Judging from the South Korean movies that make it to these shores, almost everyone in that country is a murderer.

It probably says more about Americans’ taste than it does about South Korean movies because Korea does make other genres, but we hardly ever see them. (Rom-com “My Sassy Girl” is a rare non-grisly film that made it to the States.) Korea’s first big splash in America was Park Chan-wook’s violent trilogy, “Oldboy,” “Sympathy for Mr. Vengeance” and “Lady Vengeance,” and many others have followed that blood-spattered suit. After Park opened up the U.S. for other offerings from his country — including the murder-filled, widely acclaimed, Oscar-nominated “Parasite” — a wave of great filmmakers arrived here.

Astonishingly, if we date the start of the wave to 2003’s “Oldboy,” it took 17 years of consistent South Korean excellence for the Oscars to finally take notice, with “Parasite” the first Korean nominee for the international film and best picture prizes. (Those awards will be handed out tonight on ABC and writer/director Bong Joon-ho will be at the Walker Art Center on Wednesday as part of a retrospective of his films.)

That means a lot of great movies have failed to get Academy Awards attention. Maybe they’ve flown under your radar, too.

So far, Park is the only Korean to make the transition from foreign to U.S. movies, directing Nicole Kidman in “Stoker” and Florence Pugh in the “Little Drummer Girl” miniseries. But judging from the acclaim for “Parasite,” Bong is on deck. While we wait to see what a bunch of interesting Korean directors will do next, here are 10 great South Korean movies you may want to stream or rent:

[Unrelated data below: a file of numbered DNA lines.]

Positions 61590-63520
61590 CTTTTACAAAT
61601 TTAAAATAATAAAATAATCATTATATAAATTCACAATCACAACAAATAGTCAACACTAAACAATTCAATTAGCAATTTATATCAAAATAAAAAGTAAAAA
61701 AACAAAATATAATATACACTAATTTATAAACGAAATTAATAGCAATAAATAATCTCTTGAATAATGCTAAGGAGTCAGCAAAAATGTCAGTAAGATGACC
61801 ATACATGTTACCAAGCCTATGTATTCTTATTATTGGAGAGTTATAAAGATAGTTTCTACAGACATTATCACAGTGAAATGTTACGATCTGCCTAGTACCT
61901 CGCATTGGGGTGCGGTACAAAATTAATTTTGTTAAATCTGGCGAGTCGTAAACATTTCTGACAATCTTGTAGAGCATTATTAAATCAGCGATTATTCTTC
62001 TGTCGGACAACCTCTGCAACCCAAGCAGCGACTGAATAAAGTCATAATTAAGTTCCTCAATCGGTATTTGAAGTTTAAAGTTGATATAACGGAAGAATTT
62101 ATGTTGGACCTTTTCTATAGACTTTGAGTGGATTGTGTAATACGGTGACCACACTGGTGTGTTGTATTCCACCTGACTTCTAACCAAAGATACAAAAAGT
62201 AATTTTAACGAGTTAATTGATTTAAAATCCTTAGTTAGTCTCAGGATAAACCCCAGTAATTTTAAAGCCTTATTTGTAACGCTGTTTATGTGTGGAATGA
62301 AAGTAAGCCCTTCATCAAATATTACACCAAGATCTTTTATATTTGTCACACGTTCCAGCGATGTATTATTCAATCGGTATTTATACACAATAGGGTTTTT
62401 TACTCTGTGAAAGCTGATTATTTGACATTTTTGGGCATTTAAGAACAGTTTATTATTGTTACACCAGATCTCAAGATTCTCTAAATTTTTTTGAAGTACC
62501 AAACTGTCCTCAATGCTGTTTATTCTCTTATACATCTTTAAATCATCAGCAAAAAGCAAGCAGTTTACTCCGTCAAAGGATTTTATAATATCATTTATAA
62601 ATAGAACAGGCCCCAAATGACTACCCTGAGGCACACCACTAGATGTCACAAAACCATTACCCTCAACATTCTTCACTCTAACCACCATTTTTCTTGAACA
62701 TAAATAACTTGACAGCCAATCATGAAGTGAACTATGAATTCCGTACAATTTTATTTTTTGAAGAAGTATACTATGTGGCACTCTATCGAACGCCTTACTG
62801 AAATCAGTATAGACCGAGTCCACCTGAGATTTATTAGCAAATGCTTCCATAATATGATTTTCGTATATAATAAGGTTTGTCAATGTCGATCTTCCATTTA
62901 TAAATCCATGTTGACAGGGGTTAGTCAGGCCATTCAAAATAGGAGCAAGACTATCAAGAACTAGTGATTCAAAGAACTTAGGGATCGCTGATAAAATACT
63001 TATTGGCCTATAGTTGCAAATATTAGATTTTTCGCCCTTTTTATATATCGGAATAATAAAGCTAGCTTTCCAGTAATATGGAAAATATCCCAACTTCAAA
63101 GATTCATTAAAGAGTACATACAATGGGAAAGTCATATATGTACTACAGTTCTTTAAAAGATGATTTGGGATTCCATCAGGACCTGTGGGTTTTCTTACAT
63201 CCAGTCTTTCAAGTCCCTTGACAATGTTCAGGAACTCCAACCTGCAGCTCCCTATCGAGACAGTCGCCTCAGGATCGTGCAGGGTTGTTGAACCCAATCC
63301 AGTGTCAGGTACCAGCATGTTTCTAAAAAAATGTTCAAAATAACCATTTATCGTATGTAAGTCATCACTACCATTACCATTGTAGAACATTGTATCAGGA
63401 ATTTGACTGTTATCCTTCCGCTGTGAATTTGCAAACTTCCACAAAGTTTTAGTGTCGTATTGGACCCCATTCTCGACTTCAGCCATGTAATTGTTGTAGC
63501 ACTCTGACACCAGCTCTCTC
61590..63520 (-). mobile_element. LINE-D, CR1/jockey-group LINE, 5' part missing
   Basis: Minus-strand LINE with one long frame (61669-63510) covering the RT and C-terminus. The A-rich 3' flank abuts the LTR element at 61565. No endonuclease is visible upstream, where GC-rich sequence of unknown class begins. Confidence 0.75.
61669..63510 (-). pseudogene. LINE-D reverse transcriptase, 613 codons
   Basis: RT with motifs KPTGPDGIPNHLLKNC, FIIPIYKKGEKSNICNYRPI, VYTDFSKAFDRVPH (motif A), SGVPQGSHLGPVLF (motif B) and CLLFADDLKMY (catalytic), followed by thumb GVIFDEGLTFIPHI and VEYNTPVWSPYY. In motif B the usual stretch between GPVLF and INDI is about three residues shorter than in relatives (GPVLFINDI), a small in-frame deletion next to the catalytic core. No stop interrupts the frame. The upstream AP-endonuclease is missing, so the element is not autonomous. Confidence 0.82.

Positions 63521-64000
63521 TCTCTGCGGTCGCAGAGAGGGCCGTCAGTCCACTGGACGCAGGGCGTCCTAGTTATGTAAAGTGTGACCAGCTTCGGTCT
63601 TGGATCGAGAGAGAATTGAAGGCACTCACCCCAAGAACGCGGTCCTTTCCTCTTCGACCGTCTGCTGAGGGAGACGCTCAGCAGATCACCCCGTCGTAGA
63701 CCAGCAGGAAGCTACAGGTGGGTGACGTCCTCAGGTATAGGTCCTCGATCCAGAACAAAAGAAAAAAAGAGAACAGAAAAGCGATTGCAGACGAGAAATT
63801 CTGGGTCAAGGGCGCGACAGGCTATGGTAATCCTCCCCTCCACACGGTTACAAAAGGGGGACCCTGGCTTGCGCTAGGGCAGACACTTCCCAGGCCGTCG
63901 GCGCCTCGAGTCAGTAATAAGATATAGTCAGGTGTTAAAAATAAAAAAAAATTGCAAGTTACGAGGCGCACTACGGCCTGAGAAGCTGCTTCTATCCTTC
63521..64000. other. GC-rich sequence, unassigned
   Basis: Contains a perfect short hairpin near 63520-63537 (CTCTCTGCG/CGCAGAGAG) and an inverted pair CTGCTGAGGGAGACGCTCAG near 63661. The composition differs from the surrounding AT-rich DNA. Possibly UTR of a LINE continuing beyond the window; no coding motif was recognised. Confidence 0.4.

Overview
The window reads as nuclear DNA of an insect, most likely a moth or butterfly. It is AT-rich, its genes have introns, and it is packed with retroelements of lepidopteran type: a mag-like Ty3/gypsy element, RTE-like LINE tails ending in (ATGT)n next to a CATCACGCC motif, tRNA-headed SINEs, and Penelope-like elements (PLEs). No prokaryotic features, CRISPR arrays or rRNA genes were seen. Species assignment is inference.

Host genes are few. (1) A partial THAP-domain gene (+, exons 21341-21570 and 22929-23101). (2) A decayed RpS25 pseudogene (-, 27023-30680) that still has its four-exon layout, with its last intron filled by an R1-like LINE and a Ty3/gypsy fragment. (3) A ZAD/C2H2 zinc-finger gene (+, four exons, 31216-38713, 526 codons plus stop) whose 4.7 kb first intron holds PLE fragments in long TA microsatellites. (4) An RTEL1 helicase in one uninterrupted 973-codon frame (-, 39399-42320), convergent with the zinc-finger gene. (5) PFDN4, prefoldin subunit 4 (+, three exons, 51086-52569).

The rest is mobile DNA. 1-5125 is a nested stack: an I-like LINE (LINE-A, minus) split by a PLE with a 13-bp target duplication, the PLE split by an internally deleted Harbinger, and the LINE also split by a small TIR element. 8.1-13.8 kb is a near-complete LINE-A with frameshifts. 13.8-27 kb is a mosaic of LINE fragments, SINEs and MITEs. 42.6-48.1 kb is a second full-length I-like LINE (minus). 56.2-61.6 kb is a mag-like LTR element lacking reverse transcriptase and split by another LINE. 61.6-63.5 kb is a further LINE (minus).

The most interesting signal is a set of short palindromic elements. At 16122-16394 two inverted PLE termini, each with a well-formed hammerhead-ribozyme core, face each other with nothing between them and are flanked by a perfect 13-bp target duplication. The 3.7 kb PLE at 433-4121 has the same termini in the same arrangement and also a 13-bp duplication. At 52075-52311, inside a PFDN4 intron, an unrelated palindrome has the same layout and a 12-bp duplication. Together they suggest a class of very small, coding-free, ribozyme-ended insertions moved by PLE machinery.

“The Age of Shadows” (2016) — The two Kim Jee-woon movies on this list could not be more different. This one is a nervy, remake (ish) of the classic “Army of Shadows,” a tale of the French Resistance during World War II, when it became impossible to tell the good guys from the bad (or if either makes sense in an era of complicated morality). Those themes recur in “Age,” a glamorous pulse-pounder about members of the Korean resistance scheming against their Japanese occupiers in the 1920s. “Age” proceeds from one exciting scene to the next, but the best is a race-against-time sequence set on a train loaded with explosives. Song Kang-ho, the lead in “Parasite,” stars in this movie, as well as a couple others on this list.

“Alone” (2015) — This one has the most obvious debt to director Alfred Hitchcock, specifically his classic “Rear Window”: Alone in his apartment in a crowded city, a man looks out his window and witnesses a murder. But “Rear Window” is nowhere near as bananas as “Alone,” in which the hero tries to report the crime and gets bashed in the head with a hammer for his troubles, beginning an increasingly harrowing series of adventures.

“Burning” (2018) — When a handsome drifter confesses to a new friend that he loves burning down greenhouses, is he really talking about greenhouses? Or is it code for something else, something that may have to do with the disappearance of a mutual friend? Lee Chang-dong’s creepy drama forces us to question the things we think we understand, whether it’s in scenes of a man agreeing to feed a cat he never lays eyes on or a budding actor confiding that the secret to pantomiming the eating of a tangerine is not to pretend it exists but to forget that it doesn’t.